Oscar seguiría llamando, sin perder su cordialidad o su valor, en tanto yo permanecí en Buenos Aires. Los aparatos identificadores de llamada eran furor en esos tiempos, era fácil saber cuando esquivar el teléfono. De regreso en Nueva York, me inundó de mensajes electrónicos. Sin titubear, los borré.

Largos años se fueron. De cuando en cuando la existencia de Oscar asomaba a través de algún diario argentino: alguna entrevista (infrecuente) acerca de su orgullo de víctima en su país, en España, en los Estados Unidos: siempre perseguido, siempre blanco de alguna conspiración, siempre invencible. Apoyó a todo régimen populista de cualquier galaxia; más tarde yo sabría que era su única forma de ganar su salario. Su trabajo se había rebajado de la literatura de cordel a la pornografía menor, pero Oscar aseguraba ser éxito de ventas. Recordé el libro.

Me llevó días hallarlo. Cuando finalente di con él no me sorprendí: los poemas eran horrendos, excepto uno de ellos que hablaba de una mujer que describe su futura elección de atuendos; se vestirá de púrpura cuando envejezca. Esos versos habían sido leídos antes, habían sido escritos antes. Una breve búsqueda en las redes lo confirmó: Jenny Joseph había creado su poema Warning en 1961. Oscar había plagiado la obra, palabra por palabra, en aceptable traducción, en 1990. No iría a copiar un poema oscuro y olvidado, aun cuando no pudiera predecir su éxito: el de Jenny Joseph sería votado como el más popular de los poemas de la posguerra en Gran Bretaña en una encuesta de la BBC en 1996, había sido incluido en The Oxford Book of Twentieth Century English Verse, fue inspiración para fundar la Red Hat Society. La habilidad de Oscar para el plagio superaba cualquier expectativa, incluyendo la suya propia.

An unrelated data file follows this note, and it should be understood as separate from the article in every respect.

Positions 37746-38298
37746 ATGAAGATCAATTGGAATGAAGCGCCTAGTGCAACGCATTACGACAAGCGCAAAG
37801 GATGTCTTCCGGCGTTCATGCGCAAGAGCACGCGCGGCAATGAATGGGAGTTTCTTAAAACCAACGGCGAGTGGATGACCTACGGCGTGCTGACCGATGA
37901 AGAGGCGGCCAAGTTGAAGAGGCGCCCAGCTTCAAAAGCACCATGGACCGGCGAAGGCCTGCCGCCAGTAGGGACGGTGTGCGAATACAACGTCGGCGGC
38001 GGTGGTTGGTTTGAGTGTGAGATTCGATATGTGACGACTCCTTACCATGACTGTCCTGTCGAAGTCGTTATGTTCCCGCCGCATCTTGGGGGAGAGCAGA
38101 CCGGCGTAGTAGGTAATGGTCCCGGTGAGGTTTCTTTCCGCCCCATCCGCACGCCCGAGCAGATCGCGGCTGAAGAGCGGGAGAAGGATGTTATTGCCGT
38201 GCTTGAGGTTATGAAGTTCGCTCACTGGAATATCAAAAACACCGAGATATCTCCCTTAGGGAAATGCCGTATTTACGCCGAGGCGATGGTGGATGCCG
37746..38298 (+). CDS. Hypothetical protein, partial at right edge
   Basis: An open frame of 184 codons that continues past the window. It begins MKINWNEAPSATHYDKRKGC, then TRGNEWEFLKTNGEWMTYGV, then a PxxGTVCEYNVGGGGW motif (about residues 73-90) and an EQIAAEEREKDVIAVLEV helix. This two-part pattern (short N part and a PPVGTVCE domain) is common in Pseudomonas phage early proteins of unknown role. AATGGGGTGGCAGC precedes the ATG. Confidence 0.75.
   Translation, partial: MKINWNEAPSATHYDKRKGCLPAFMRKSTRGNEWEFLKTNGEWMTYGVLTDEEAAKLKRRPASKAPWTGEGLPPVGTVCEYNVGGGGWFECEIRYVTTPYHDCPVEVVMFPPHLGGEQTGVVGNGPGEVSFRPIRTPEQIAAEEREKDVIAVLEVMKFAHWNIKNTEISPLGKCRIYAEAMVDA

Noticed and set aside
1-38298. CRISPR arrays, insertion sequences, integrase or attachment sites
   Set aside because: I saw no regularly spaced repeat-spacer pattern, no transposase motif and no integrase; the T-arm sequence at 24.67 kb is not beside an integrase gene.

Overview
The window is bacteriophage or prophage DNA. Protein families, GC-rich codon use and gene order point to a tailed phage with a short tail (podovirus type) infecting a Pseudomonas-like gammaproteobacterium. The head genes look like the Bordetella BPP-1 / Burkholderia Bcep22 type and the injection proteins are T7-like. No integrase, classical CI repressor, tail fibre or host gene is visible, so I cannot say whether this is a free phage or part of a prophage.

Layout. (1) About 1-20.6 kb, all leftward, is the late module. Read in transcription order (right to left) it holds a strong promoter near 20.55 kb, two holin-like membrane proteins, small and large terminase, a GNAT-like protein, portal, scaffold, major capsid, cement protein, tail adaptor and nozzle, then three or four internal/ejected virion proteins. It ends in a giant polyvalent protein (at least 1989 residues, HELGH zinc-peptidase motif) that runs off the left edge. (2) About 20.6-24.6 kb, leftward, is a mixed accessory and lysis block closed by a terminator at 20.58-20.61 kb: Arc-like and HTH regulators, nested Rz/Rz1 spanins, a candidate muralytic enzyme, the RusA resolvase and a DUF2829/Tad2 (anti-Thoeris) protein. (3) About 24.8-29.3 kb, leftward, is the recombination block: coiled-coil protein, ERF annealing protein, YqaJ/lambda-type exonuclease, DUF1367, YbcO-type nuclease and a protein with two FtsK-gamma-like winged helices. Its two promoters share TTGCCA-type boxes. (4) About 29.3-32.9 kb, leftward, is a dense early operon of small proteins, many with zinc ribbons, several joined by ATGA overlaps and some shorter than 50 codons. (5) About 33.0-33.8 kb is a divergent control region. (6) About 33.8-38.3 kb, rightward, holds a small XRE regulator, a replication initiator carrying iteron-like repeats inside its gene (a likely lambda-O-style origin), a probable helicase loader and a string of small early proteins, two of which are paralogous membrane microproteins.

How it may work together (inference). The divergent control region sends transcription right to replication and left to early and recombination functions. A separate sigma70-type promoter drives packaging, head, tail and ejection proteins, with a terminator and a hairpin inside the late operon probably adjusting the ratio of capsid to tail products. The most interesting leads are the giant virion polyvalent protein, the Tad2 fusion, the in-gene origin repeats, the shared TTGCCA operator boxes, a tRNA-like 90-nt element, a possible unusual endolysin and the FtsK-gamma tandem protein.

Del estrellato literario, las ventas arrolladoras y la fama incontrolable Oscar se redujo a objetivos más humildes: un militante peronista en las redes sociales, un dramaturgo de circuitos sórdidos con destellos de comedia, un obeso agitador callejero. En las escasas ocasiones en las que su experiencia fue requerida, su historia de sufrimiento y evasión de los campos de concentración de Argentina variaba poco y mucho: un amigo que lo rescataba, un cruce de fronteras sigiloso, una huida en avión mezclado con grupos de estudiantes americanos. La derrota del peronismo en las elecciones presidenciales de 2015 lo arrasó; muy probablemente los fondos con los que alimentar partidarios rentados del clientelismo peronista se tornaron magros. Oscar era conocido y arrogante usuario de alucinógenos; despreciaba a los meros mortales que rehusaban esos placeres épicos. Su final, si hemos de creer a su círculo íntimo, se debió a una falla cardíaca.

O.S. murió en Mayo de 2016, mucho antes de cumplir setenta años, entre enmudecido esplendor y engaños de chiquillo, como lo fueron su vida entera y el peronismo.






Categories: Impurezas

Hadrian Bagration

Hadrian Bagration is a humble and avid reader and perhaps an author. He pleads guilty to a few titles. He is also an enthusiastic but somewhat negligent follower of such intellects as those of the early Sartre, Albert Camus, Harold Bloom, Jorge Luis Borges, the French encyclopaedists, epistemologist Mario Bunge, Richard Dawkins and the insufferable (in today's ludicrous politically correct view) paleontologist Peter Ward. Beyond the above, and besides a vague vital skepticism and abhorrence of the cult of zeal, he is known for being unremarkably collected.